Another comment questioned “what is it all for?” Many said their students aren’t able to reap the benefits of in-person learning with daily COVID-19 related disruptions and without regular lessons from their teachers.

“This is not how we build relationships with students, this is how we build anxiety, stress, and a lack of motivation,” another comment said.

“Instruction is not what it should be,” Gilzow said. “Our first concerns are the safety and quality education of our students. We feel like both have been compromised.”

The Columbia School Board voted in December to end the district’s mask mandate effective Jan. 4 after one had been in place for the fall semester.

A petition urging the board to reconsider its December decision has garnered more than 2,500 signatures. Columbia Missouri National Education Association conducted a survey of its teachers, and the results showed a preference for a mask mandate. However, the school board did not include any items related to COVID-19 protocols on the January meeting’s agenda. Superintendent Brian Yearwood emailed district stakeholders urging masks in the face of a spike in COVID-19. The district’s current COVID-19 plan gives the superintendent power to impose a districtwide mask mandate.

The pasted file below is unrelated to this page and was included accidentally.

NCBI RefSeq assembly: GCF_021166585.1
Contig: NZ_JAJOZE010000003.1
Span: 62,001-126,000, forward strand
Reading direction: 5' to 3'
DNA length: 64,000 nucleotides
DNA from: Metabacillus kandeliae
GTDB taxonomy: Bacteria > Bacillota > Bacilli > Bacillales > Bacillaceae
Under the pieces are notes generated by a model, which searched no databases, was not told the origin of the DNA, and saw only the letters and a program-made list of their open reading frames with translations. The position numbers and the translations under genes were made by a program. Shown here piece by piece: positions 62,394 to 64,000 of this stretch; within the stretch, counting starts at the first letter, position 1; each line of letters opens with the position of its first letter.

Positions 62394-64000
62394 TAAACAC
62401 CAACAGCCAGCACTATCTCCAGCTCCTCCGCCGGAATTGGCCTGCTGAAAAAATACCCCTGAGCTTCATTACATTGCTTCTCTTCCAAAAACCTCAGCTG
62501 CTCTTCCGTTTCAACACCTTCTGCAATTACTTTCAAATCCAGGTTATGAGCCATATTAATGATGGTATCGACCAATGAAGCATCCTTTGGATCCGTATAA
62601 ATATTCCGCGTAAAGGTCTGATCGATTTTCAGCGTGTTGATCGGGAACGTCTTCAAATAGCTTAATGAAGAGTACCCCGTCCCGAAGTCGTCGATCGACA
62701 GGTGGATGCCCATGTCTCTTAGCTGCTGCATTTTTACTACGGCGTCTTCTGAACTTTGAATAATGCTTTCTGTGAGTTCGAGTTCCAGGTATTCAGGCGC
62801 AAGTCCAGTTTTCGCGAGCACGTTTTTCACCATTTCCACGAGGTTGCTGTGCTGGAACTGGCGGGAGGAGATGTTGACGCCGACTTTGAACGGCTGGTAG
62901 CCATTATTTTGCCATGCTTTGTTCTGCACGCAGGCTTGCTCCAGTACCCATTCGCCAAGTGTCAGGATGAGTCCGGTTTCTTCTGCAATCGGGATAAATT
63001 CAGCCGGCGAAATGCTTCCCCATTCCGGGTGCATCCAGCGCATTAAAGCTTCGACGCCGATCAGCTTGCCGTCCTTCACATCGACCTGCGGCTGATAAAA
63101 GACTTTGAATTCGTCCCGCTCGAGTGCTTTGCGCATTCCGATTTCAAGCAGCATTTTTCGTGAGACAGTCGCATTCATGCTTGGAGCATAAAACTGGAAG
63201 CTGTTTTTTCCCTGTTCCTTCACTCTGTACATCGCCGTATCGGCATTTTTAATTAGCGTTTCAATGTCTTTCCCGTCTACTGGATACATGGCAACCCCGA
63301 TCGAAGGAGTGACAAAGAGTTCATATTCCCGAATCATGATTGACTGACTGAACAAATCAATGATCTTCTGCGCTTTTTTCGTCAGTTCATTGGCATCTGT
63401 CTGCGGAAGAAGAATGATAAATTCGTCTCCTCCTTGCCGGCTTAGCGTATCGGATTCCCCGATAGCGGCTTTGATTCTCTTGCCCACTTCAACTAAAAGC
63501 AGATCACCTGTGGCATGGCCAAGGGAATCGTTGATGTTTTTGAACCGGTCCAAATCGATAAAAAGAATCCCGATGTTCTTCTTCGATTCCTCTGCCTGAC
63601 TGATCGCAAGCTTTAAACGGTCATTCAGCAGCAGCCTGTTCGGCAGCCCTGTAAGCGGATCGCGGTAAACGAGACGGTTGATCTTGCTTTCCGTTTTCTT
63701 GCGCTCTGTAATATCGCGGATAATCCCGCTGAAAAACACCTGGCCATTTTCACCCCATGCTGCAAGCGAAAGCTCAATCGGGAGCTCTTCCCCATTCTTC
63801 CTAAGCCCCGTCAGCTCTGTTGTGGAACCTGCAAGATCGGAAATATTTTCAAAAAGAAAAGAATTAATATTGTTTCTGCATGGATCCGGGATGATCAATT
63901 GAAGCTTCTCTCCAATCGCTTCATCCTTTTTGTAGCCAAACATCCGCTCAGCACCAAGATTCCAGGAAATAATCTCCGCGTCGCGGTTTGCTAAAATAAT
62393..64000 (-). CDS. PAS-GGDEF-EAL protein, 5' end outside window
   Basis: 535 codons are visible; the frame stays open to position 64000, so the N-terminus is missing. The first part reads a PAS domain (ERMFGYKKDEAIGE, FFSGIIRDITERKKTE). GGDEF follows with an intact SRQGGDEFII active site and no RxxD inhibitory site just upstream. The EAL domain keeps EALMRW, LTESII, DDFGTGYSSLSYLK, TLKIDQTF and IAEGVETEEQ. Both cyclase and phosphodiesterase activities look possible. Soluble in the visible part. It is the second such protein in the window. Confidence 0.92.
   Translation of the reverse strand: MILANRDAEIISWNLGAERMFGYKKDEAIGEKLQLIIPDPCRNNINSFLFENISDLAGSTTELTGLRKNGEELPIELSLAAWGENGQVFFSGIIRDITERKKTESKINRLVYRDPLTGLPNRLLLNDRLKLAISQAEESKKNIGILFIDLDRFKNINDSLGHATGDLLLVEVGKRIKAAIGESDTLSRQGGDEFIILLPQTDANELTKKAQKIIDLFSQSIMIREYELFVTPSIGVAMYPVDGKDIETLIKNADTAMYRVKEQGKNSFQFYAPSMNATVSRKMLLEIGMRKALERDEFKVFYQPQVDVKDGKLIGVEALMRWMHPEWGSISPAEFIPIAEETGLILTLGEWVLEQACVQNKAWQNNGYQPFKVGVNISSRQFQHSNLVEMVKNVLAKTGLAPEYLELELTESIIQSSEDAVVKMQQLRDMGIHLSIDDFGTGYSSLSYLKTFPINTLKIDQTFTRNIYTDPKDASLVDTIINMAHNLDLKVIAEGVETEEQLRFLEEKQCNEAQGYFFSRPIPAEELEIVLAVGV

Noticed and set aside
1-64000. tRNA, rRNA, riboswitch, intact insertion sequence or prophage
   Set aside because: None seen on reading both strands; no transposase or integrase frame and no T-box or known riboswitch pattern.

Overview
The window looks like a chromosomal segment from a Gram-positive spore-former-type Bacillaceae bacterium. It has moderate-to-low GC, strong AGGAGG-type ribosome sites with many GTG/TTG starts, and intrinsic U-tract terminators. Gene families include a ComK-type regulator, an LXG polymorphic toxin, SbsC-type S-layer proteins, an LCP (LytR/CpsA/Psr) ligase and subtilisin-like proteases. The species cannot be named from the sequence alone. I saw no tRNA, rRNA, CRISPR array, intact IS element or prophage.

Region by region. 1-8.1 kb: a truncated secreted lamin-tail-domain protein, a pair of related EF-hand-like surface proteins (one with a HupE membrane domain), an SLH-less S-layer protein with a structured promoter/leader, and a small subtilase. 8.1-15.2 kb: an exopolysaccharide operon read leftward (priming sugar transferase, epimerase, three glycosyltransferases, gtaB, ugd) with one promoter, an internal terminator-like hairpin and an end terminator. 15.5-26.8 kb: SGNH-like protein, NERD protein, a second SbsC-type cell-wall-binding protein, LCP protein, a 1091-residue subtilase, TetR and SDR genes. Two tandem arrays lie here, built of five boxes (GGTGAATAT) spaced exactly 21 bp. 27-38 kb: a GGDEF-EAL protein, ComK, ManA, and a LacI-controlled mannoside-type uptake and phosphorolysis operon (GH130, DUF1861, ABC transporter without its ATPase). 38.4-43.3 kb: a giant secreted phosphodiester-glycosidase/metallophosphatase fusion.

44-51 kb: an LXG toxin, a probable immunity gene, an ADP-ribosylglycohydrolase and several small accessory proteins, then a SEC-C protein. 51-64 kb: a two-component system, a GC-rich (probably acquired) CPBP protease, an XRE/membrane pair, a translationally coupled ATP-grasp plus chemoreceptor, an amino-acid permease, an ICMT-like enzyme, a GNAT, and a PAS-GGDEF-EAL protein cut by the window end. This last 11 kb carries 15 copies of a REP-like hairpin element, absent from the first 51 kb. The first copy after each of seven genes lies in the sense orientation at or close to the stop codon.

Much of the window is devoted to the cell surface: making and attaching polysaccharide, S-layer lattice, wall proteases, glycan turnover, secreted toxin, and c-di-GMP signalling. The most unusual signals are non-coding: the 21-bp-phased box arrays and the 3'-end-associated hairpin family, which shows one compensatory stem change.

Wednesday also marks the third day in a row that dozens of Hickman High School students protested in support of reinstating a mask mandate. Students at other schools signaled their intentions to start similar protests in the coming days on social media.

Gilzow said she believed breaking the cycle of transmission would take either returning to virtual learning or reinstating a mask mandate.

“Current policies and procedures, though well-intentioned, are not meeting our needs right now, just because there are so many cases.”

The Columbia Missourian is a community news organization managed by professional editors and staffed by Missouri School of Journalism students who do the reporting, design, copy editing, information graphics, photography and multimedia.